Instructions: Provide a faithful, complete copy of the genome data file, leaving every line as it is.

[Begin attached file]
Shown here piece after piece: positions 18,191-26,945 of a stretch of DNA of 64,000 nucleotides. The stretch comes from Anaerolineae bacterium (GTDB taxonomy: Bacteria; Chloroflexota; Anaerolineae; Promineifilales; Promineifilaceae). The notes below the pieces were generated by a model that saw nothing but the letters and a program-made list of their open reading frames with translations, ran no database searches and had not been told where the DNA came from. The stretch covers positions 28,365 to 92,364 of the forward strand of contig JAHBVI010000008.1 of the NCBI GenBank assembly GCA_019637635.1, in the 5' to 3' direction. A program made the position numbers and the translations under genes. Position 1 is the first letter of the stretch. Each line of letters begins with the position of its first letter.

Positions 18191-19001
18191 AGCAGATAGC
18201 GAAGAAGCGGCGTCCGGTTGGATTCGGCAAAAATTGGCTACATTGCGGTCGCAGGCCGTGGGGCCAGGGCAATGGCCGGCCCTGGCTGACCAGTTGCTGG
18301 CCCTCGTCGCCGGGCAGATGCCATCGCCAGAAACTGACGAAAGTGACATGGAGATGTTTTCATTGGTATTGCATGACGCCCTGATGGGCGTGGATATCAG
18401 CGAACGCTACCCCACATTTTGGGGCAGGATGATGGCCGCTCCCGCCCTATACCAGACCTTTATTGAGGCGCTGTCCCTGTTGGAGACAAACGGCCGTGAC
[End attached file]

Shown here piece after piece: positions 18,191-26,945 of a stretch of DNA of 64,000 nucleotides. The stretch comes from Anaerolineae bacterium (GTDB taxonomy: Bacteria; Chloroflexota; Anaerolineae; Promineifilales; Promineifilaceae). The notes below the pieces were generated by a model that saw nothing but the letters and a program-made list of their open reading frames with translations, ran no database searches and had not been told where the DNA came from. The stretch covers positions 28,365 to 92,364 of the forward strand of contig JAHBVI010000008.1 of the NCBI GenBank assembly GCA_019637635.1, in the 5' to 3' direction. A program made the position numbers and the translations under genes. Position 1 is the first letter of the stretch. Each line of letters begins with the position of its first letter.

Positions 18191-19001
18191 AGCAGATAGC
18201 GAAGAAGCGGCGTCCGGTTGGATTCGGCAAAAATTGGCTACATTGCGGTCGCAGGCCGTGGGGCCAGGGCAATGGCCGGCCCTGGCTGACCAGTTGCTGG
18301 CCCTCGTCGCCGGGCAGATGCCATCGCCAGAAACTGACGAAAGTGACATGGAGATGTTTTCATTGGTATTGCATGACGCCCTGATGGGCGTGGATATCAG
18401 CGAACGCTACCCCACATTTTGGGGCAGGATGATGGCCGCTCCCGCCCTATACCAGACCTTTATTGAGGCGCTGTCCCTGTTGGAGACAAACGGCCGTGAC